All Bible readers are tempted to make Jesus in their own image, and a study I mentioned in The Blue Parakeet: Rethinking How You Read the Bible makes a solid social-scientific case for that very observation. We all tend to toss onto the Bible’s texts our projections the way we project onto the Rohrschach inkblots. Some of it is innocent, some if it is neither innocent nor dangerous, and sometimes it gets dangerous.
Sometimes this “in our own image” becomes vicious. Which is the point Susannah Heschel makes in her book, The Aryan Jesus: Christian Theologians and the Bible in Nazi Germany. Don’t get this book in your hands unless you are ready to be disturbed. But I would urge you to get this book in your hands because we all need to be disturbed.
The reason to read this book is to warn us of how easy it is to slip into colonizing the Bible and Jesus into our own ideologies.
Here is the big picture. From the 1930s through WWII German Christians (that’s a technical name) sought to de-judaize the Bible, Jesus, Christianity and the German churches. One of the principal leaders of this attempt was Walter Grundmann, a famous New Testament scholar whose commentaries on the Synoptic Gospels were the standard commentaries read by German scholars and pastors until the 1980s and 1990s. That’s the big picture, so now some details … and you will have to read this exceptional study to get the details.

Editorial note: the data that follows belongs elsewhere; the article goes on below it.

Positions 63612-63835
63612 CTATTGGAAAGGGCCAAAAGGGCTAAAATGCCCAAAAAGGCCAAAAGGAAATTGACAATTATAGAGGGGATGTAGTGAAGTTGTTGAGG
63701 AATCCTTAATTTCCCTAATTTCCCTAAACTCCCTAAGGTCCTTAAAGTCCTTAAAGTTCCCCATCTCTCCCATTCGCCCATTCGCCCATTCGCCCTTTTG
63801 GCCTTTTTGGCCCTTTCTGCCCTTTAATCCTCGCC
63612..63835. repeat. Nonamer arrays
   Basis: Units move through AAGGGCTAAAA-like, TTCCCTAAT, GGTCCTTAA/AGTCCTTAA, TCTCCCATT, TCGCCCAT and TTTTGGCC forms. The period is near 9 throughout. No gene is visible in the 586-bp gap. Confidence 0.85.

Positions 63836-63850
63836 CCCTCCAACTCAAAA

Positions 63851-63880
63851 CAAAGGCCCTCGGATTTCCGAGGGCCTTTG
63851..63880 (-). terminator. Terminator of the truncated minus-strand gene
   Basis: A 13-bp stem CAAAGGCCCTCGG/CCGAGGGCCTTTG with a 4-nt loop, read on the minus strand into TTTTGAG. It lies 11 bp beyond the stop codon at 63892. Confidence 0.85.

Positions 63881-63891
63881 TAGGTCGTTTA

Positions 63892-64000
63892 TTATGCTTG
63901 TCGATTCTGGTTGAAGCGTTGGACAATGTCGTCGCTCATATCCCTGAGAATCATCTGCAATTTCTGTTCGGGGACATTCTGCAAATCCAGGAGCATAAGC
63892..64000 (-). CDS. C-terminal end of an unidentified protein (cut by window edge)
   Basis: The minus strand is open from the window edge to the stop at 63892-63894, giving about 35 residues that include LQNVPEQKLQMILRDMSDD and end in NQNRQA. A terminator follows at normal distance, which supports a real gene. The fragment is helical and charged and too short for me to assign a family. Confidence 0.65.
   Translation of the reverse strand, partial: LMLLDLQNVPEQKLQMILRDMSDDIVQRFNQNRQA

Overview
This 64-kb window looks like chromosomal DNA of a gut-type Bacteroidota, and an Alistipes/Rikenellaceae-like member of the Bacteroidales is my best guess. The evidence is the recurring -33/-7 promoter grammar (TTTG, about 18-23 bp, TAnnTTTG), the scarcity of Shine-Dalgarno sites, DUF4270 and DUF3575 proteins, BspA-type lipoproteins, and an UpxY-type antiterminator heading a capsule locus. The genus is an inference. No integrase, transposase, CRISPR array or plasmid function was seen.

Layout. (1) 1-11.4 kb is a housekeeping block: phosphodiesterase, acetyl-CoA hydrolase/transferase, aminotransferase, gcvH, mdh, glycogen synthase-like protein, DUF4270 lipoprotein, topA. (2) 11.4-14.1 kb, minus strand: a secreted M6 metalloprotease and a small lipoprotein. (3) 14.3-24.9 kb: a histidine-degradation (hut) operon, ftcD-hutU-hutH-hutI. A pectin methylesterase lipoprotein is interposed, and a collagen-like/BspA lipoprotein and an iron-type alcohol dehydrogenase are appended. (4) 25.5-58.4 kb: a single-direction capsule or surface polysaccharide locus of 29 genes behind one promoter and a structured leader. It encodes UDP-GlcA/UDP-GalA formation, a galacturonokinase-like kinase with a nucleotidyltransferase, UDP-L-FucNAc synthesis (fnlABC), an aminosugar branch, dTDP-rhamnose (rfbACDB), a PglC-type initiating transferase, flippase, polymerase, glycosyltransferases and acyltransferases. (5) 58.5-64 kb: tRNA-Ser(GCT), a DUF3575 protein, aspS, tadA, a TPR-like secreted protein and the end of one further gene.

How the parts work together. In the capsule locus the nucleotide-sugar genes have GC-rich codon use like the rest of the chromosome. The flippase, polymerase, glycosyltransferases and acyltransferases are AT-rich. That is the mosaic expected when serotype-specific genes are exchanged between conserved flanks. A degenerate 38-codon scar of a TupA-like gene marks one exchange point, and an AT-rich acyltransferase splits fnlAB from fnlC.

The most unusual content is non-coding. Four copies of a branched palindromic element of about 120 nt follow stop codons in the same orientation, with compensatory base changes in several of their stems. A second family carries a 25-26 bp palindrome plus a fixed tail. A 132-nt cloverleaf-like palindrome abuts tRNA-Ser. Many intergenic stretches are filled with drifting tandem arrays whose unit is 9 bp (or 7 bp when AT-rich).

“At noon on Saturday, May 6, 1939, a group of Protestant theologians, pastors, and churchgoers gathered at the Wartburg Castle [of Luther fame]… to celebrate the opening of the Institute for the Study and Eradication of Jewish Influence on German Church Life” (1). This book weaves the story of this Institute, led by Grundmann, in and out of discussions of what was happening in Germany and what was happening in the German Christian movement. It’s a story that makes me sick.
1. A Bible was produced called “The Message of God” that eliminated the Old Testament, that wiped out all traces of Jewishness, that cut out the biographical portions of Paul’s life that made it sound like he was Jewish [the stuff was interpolation, they claimed], and that did everything possible to make the Bible Aryan and German and völkisch.
2. Jesus, it was argued, was an Aryan and not a Jew. Galilee, it was argued (blatantly wrongly), was not Jewish and it was Aryan, so Jesus was after all an Aryan.
3. The German Christian hymns and liturgies and catechisms were wiped clean of Israel and Old Testament and Jewishness. German baptized Jewish Christians were banned from the church.
5. The whole thing was driven by a racial theory that Jews were deformed and the Aryans were superior. The Aryan argument and the church were so intertwined that it became dialectical and mutually reinforcing.
6. Some major scholars were at the heart and in the middle of it, including Grundmann, Gerhard Kittel (one of Grundmann’s professors, and the editor of the famous Kittel dictionary), Emanuel Hirsch, Paul Althaus, Johannes Hempel, and others. Some scholars were at least stained, including Adolf Schlatter (one of Grundmann’s teachers) and Gerhard von Rad (he saw the OT rejecting Jewishness but defended the importance of the OT). One center was the University of Jena, a thoroughly nazified university and faculty.